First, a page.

Tuesday, 02 November 2021 10:25

Labour the no. 1 issue

Written by  Peter Burke
HortNZ chief executive Nadine Tunley says issues such as logistics and a shortage of labour continue to put pressure on growers. HortNZ chief executive Nadine Tunley says issues such as logistics and a shortage of labour continue to put pressure on growers.

Labour issues will be the top priority for HortNZ chief executive Nadine Tunley in the coming year, with environmental issues a close second.

Tunley told Hort News that the horticulture sector is doing well considering Covid and the challenging times that lie ahead. She says the sector has a really great heart and is very focused on meeting the increasing demand both in NZ and overseas for fresh fruit and vegetables.

However, Tunley notes that other issues such as logistics and a shortage of labour continues to put pressure on growers. She says government approval to allow quarantine free travel (QFT), for the next few months, for workers from the Pacific Islands is good news.

However, Tunley warns there are other challenges - such as the availability of aircraft to fly them to NZ and then getting their visas processed in time.

"That is probably going to be the sticking point and the numbers we need to get into the country is probably greater than the number of visas able to be processed," she told Hort News. "That is an ongoing frustration and one we will continue to work through with the Government."

Tunley says product groups representing apples and pears, summerfruit, kiwifruit, wine and HortNZ are working closely on how they can better utilise Kiwis in the hort sector. She says there are ongoing initiatives to attract students, people in between jobs, as well as people just looking for a change.

"There is a lot going on and staff are working very hard on these initiatives," Tunley explains.

She sasy fruit picking regions such as Central Otago find it hard to attract people. Tunley adds that it's a combination of factors, one of which is they are isolated, not near a pool of labour and have near zero unemployment.

"Overlay that with the fact that that most of our unemployed are mostly at the other end of the country. We are working very hard and getting support from government agencies such as MSD to somehow incentivise a change of behaviour," she adds. "It's very difficult. Once upon a time, people used to go anywhere for employment but those situations have changed and people don't do that anymore."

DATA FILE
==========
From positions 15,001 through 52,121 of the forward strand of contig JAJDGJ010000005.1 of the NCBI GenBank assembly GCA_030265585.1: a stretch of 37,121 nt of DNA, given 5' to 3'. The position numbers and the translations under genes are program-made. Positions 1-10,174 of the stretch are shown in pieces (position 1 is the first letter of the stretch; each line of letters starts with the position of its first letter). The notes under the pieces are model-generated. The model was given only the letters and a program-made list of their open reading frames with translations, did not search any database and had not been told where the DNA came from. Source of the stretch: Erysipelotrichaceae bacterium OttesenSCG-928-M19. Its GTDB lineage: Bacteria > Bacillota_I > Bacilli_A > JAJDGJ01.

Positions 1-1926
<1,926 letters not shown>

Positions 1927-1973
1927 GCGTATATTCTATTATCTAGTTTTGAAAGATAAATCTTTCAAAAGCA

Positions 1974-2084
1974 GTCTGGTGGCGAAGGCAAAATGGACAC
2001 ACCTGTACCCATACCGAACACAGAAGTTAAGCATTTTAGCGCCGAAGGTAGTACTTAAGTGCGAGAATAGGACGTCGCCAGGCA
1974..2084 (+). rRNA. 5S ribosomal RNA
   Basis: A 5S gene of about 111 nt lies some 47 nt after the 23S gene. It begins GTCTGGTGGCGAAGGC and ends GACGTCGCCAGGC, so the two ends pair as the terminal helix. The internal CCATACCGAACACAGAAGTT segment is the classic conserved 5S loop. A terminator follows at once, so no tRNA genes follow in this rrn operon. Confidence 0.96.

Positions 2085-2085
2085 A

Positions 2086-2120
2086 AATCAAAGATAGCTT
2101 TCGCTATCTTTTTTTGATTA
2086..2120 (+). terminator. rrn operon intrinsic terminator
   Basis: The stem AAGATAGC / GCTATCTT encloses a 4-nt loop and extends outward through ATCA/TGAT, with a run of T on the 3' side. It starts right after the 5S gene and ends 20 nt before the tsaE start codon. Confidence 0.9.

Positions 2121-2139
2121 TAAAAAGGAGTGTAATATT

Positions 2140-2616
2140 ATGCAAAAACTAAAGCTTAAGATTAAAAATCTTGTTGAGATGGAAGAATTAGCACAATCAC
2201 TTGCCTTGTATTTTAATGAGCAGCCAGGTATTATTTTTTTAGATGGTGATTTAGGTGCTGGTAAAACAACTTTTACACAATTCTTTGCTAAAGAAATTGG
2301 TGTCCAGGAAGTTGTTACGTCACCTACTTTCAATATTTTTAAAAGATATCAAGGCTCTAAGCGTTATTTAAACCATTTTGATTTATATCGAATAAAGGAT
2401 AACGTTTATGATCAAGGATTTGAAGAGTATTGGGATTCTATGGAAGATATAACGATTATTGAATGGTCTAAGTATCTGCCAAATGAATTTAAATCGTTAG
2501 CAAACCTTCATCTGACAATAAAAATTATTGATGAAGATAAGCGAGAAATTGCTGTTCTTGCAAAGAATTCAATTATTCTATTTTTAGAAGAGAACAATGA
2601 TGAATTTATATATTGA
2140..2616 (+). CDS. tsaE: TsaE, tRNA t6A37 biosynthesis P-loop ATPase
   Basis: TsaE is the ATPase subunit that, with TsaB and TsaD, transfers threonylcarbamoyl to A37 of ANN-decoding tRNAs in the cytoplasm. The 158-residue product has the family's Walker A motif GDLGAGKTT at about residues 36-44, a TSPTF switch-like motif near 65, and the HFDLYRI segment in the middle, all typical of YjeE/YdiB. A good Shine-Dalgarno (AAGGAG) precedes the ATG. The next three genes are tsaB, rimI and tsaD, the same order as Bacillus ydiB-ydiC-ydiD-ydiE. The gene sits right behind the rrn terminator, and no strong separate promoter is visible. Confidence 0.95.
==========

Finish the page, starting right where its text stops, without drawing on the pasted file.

Tunley says the younger generation is very much focued on technology.

"Their world is at their fingertips as they access the internet and social media and the industry needs to pitch itself to their interests and skills"

She says young people tend to only look at the physical elements of horticulture and see it as menial work. However, she points out that the industry is a highly skilled and sophisticated one based on science and technology.

"We need to tell them the ways we gather consumer insights and market our products to the world," Tunley told Hort News. "We are a brilliant industry and need to focus some energy in that makes us really attractive so we can recruit and retain the talent we need."

Automation Not That Simple

One of the answers glibly touted as a solution to the labour problems in the hort sector is automation.

Tunley debunks this assertion, saying it's not just a matter of immediately rolling in the robots. She says automation and technology is only available in some parts of the hort businesses.

She points to the work currently being done to develop an automated asparagus harvester but says it will be many years before that is commercialised.

"But if you go to our plantation crops - such as trees and kiwifruit and apples - the technology in the orchard currently does not exist at commercial scale," Tunley told Hort News. "I assure you that if that opportunity was available to the large operators they would definitely be investing in it."

However, she says on the flipside automation and technology is widely used and highly developed in packhouses around the country. Tunley says companies have all invested in it and are now refining and upgrading their systems.

"Look at the kiwifruit industry, they have got massive amounts of investment in that space and they have been doing that for quite a long time. A number of apple businesses are also doing it."

Tunley says for vegetable growers, who produce multiple varieties of products, some of which are quite delicate, the opportunities for automation are not so great.

"Trying to get our message across in terms of automation and technology is sometimes frustrating," she says. "We are doing what we can, when we can and it's not as simple as everyone seems to think."

Tunley says one of the problems that NZ has been facing over the decades is a much more sedentary workforce - less interested in physical work. She says much of the work in harvesting horticultural crops is physically demanding.

"Many years ago, this was much more acceptable to New Zealanders," she explains. "Automation would be a great solution if it existed."

Time Needed

Another significant priority for Nadine Tunley is the environmental challenges that the hort and other primary industries are facing.

She says everyone wants a greener world, but the sector needs the time and ability to work through what the Government means and how their new regulations can be implemented.

"From our perspective it's about giving our growers the time to implement that effectively."

Tunley says growers need to have a clear understanding of what the rules are about and be given the opportunity to buy into them. Rather than treating these as a compliance issue and another regulation being imposed on them.

She says this will take time.

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